Altering rate of release through varying microparticle size and morphology
Li, Aaron Zongwei
Date of Issue2015
School of Chemical and Biomedical Engineering
Polymeric microparticles are widely used in drug delivery systems due to their biocompatibility as well as favorable degradation properties. While poly (lactic-co-glycolic) acid (PLGA) remains a popular candidate for controlled release of drugs and biomolecules, the single emulsion formulation of PLGA possesses low encapsulation efficiency and high initial burst release in release profile. In view of this, numerous efforts have been spent to design a variety of particle types encompassing different sizes, composites, and morphologies to improve drug delivery. However, none of the systems were able to produce particles with both improved loading efficiency and controlled release profile. In this study, microparticles with different inner phase morphologies, fabricated through a combination of readily available laboratory techniques and equipment, were shown to have varying rates of drug release. The loading of water insoluble DAF-FM into the oil phase of the W/O/W emulsion, was done as an alternative way of administering water insoluble drugs in a bid to overcome the difficulty of forming a stable O/W outer phase in O/W/O double emulsions. Hence, varying inner phase morphologies and sizes of microparticles with the loading in the oil phase serves provide an alternative method for administering tailored water insoluble drug release.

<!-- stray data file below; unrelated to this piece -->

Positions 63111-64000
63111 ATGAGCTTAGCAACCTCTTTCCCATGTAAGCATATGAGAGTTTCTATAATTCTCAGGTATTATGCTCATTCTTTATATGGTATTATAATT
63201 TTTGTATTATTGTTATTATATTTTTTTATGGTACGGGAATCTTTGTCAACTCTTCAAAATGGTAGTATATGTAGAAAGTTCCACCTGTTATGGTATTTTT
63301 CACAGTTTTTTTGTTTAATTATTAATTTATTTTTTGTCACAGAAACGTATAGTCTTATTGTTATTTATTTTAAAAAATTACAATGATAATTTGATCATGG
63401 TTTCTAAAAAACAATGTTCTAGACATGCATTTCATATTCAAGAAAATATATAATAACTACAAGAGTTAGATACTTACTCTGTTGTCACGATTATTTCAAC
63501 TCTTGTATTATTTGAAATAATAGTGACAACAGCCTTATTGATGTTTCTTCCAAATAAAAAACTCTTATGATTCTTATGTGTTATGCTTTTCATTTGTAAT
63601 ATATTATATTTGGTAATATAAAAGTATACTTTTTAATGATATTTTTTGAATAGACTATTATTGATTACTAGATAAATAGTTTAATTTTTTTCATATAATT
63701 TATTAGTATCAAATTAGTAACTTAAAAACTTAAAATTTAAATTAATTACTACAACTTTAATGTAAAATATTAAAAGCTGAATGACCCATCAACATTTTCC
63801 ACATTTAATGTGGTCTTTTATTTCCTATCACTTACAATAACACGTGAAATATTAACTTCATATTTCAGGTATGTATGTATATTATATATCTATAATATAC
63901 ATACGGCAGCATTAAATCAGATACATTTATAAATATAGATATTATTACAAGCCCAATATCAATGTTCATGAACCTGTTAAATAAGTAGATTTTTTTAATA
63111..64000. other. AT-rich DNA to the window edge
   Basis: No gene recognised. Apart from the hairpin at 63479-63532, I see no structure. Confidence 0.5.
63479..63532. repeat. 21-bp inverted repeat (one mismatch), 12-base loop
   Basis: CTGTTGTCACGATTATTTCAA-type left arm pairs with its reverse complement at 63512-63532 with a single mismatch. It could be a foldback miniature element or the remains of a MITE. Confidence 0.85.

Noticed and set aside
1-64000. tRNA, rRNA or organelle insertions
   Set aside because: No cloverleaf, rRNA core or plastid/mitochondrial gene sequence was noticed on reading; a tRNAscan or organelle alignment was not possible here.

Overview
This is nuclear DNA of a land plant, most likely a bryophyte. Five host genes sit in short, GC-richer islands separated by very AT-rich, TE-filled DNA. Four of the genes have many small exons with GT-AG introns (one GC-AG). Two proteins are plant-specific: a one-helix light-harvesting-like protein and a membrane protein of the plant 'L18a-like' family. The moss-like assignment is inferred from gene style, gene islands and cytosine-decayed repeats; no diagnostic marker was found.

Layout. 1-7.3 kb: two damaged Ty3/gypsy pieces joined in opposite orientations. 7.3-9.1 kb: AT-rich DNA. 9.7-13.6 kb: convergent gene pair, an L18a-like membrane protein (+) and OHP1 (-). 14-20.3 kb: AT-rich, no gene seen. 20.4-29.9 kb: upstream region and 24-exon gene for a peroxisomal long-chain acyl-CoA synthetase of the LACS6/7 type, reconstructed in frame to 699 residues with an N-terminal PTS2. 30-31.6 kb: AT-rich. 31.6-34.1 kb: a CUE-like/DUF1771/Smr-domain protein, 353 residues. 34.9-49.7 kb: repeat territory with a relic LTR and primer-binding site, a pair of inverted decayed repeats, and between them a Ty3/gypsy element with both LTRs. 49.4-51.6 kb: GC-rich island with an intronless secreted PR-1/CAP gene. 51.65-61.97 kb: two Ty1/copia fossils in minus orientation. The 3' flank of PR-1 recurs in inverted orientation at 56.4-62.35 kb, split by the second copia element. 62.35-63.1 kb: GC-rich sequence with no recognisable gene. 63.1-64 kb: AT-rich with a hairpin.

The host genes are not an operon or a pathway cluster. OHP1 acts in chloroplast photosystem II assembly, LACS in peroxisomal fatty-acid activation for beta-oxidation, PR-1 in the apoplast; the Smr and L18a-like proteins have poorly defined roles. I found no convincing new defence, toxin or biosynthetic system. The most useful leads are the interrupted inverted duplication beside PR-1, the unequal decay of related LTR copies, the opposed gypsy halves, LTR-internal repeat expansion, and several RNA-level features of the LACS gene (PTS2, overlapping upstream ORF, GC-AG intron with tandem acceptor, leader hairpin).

Final Year Project (FYP)
Nanyang Technological University